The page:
Chicago | Reuters — U.S. soybean futures dropped to contract lows on Wednesday and the most active contract closed at the lowest in nearly 10 years as an escalating trade war with China stoked worries about long-term export demand from the world’s top importer of the oilseed.
Favourable crop weather in the U.S. Midwest weighed on soybeans and corn, which also hit contract lows, on expectations for bumper harvests this season.
Wheat slumped for a third straight day, following corn and soy lower and as stiff global competition dented demand for U.S. shipments.
Worries about rising trade tensions with China hung over markets in general after Washington detailed products to be covered by a 10 per cent tariff on an extra $200 billion worth of Chinese imports (all figures US$). China has vowed to strike back.
The hardening standoff has put particular pressure on soybeans, the most valuable U.S. agricultural export to China, which bought more than $12 billion of U.S. soybeans last year.
The president of state grains trader COFCO was quoted on Wednesday as saying China could reduce reliance on U.S. soybeans by increasing imports of soybeans from other countries, or other oilseeds, or meat directly.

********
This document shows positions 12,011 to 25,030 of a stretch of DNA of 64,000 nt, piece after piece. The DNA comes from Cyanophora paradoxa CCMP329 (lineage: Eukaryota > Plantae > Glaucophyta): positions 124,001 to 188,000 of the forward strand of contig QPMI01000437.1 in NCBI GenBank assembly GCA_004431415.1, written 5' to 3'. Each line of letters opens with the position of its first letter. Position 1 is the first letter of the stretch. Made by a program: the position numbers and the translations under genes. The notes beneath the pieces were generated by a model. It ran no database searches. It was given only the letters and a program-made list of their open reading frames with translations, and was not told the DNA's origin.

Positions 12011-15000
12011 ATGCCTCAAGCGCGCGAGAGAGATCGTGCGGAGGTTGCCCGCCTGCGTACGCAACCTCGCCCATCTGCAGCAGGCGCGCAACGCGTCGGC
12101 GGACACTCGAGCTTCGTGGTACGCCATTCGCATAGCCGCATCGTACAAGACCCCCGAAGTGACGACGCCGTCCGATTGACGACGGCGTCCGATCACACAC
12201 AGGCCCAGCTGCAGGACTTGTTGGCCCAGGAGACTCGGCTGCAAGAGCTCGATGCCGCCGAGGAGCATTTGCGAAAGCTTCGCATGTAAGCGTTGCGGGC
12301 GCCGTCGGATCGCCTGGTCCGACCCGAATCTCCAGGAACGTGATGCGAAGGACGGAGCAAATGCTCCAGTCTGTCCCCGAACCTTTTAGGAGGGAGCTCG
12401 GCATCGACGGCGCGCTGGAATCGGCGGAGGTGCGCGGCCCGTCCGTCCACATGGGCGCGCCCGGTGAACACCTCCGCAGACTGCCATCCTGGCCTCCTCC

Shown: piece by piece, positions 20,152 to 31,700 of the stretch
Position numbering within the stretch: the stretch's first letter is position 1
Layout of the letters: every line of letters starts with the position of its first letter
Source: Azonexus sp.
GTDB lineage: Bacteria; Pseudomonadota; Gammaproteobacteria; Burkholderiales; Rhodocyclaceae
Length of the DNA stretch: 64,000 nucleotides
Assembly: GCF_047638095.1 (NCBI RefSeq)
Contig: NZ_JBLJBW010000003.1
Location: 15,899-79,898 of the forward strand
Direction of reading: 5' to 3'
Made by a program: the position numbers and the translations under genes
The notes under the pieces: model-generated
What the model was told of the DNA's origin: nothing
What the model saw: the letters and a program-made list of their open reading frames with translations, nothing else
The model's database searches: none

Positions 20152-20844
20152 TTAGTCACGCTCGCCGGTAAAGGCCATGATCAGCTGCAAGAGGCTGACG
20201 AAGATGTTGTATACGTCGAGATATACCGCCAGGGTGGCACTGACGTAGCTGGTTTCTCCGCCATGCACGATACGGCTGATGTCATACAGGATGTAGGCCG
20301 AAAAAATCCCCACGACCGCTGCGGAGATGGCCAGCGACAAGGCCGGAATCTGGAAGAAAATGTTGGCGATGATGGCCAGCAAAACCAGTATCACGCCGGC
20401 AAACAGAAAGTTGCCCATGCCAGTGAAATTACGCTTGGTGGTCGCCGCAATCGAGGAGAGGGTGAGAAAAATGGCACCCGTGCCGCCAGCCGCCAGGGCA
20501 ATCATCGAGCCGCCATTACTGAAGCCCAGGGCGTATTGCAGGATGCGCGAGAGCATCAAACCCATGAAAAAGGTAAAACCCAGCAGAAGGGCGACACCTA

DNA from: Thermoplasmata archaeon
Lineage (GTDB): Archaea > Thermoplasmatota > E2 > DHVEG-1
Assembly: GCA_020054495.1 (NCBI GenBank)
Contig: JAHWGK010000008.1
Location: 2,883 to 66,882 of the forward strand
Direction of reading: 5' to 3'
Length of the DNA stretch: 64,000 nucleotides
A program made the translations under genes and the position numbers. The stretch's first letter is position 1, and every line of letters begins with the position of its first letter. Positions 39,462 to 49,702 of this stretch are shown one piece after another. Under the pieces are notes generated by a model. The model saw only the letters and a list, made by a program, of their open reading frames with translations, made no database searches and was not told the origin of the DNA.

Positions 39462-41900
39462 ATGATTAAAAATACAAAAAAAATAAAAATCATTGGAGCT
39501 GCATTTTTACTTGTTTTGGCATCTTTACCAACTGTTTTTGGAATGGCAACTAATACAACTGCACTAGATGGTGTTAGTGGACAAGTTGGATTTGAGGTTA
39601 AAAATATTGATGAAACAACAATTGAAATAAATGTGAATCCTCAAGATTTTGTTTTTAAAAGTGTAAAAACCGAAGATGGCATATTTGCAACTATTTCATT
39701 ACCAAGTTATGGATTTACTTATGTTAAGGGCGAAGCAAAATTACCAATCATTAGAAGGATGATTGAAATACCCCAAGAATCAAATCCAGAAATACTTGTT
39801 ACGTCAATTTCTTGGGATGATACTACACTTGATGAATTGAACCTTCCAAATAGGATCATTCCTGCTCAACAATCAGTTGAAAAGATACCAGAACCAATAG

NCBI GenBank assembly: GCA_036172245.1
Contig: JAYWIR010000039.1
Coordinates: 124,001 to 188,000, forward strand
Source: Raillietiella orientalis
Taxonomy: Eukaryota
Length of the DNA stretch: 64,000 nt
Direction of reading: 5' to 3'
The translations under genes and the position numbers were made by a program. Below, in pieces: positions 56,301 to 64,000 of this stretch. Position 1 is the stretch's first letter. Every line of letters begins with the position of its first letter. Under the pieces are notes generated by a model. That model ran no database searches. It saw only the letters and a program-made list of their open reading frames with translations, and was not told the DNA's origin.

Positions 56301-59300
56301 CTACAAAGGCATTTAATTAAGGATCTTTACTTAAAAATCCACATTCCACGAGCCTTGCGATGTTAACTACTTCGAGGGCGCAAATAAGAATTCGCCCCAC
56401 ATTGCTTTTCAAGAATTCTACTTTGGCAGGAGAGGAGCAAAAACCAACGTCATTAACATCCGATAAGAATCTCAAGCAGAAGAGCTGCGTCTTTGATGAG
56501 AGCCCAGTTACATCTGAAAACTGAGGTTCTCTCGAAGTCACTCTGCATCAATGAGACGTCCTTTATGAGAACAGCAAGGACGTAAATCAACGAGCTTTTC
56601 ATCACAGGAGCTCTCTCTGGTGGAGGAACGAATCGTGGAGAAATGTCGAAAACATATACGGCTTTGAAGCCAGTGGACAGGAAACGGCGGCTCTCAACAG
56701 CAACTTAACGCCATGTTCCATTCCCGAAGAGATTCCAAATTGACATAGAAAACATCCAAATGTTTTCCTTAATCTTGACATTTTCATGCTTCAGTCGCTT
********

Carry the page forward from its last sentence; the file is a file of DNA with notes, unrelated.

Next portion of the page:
“In the short run, China’s probably not going to be able to take too much of their business away from the U.S., and what they do likely will get displaced. But in the long run, this is giving them more incentive to develop other channels,” said Ted Seifried, analyst with Zaner Ag Hedge.
Chicago Board of Trade August soybean futures fell 22-3/4 cents, or 2.7 per cent, to $8.33 a bushel, after notching a contract low of $8.31-3/4. New-crop November soybeans fell 23-1/4 cents to $8.48-1/4 a bushel, the lowest closing price for a most-active contract since March 2009.
CBOT September corn touched a contract low of $3.39-3/4 a bushel and ended down 7-3/4 cents, or 2.2 per cent, at $3.40 a bushel.
Forecasts for rain and cooler Midwest temperatures in the week ahead boosted prospects for a bumper corn harvest and bolstered expectations that the U.S. Department of Agriculture (USDA) will raise its production forecast in a monthly crop report on Thursday.
CBOT September wheat futures fell 20-1/4 cents, or 4.1 per cent, to $4.71-3/4 a bushel.
Generally favourable growing conditions for U.S. spring wheat anchored wheat prices, along with easing concern about global supplies.
France’s farm office FranceAgriMer said on Tuesday the country had bigger wheat stocks than expected.
— Karl Plume reports on agriculture and commodities for Reuters from Chicago; additional reporting by Gus Trompiz in Paris and Naveen Thukral in Singapore.